In the 1950s, as cinemas began losing customers to their home television sets, theater-owners came up with various gimmicks to put people in seats. This was the beginning of 3-D technology, as well as “Cinerama,” a forerunner of IMAX in which three 35 mm projectors were pointed at one large, deeply curved screen. Some cinemas even installed electric buzzers to shock audience members during moments of heightened action on-screen.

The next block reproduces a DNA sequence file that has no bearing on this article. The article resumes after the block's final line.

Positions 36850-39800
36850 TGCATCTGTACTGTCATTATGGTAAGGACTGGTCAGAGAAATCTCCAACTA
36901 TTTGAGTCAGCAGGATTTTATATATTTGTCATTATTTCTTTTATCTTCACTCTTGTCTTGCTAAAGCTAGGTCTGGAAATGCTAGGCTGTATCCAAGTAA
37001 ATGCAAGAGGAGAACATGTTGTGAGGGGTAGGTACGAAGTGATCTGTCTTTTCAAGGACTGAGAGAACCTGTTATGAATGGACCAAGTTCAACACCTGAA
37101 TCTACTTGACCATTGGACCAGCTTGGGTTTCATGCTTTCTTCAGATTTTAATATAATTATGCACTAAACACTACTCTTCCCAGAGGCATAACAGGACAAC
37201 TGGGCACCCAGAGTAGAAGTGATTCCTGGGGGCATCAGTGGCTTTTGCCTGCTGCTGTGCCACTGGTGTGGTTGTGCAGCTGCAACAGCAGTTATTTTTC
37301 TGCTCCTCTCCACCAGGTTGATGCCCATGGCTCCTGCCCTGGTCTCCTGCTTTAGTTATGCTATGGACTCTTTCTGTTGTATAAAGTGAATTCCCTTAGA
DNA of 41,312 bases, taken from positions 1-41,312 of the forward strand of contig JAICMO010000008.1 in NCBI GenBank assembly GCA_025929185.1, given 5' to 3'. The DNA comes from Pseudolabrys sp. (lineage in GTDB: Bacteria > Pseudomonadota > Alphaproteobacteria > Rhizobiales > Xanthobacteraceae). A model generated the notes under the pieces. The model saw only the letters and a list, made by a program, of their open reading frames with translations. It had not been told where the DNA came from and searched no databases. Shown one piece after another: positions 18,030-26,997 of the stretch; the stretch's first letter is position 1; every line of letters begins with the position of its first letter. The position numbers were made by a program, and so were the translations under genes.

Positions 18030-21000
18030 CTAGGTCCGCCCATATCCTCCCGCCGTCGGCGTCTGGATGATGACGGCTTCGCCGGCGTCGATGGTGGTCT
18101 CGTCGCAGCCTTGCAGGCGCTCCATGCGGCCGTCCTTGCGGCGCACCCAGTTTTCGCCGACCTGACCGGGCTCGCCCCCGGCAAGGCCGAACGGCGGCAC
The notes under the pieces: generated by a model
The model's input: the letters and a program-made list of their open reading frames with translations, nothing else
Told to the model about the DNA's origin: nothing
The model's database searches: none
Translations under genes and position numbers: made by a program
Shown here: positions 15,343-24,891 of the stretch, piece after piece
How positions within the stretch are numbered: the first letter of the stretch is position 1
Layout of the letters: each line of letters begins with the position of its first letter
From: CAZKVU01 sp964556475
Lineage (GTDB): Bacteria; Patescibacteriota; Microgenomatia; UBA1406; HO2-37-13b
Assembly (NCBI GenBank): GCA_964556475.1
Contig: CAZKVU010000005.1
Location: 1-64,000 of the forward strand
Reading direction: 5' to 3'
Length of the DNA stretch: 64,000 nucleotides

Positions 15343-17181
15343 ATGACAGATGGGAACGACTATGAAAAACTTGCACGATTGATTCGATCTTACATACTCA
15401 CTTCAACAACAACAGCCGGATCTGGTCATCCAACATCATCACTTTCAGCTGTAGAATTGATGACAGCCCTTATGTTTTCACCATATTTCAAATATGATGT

The most desperate—and disastrous—attempt to hype up movie-going was Smell-O-Vision, the life’s work of Hans Laube, an expert in osmology from Zurich, Switzerland, who was driven into poverty by his failed invention. Smell-O-Vision pumped aromas, such as tobacco and fresh bread, into theater seats at precise moments during a film to accentuate plot points or build up suspense. (You could smell a villain coming around the corner.) The first and only SOV flick ever made, Scent of Mystery, premiered in Chicago on March 4, 1960, to a poor reception. Audience members complained that the odours were too faint, didn’t coincide properly with the action on-screen, and that the loud sniffing of their neighbors made for a particularly unpleasant experience. Comedian Henny Youngman later quipped, “I didn’t understand the picture. I had a cold.”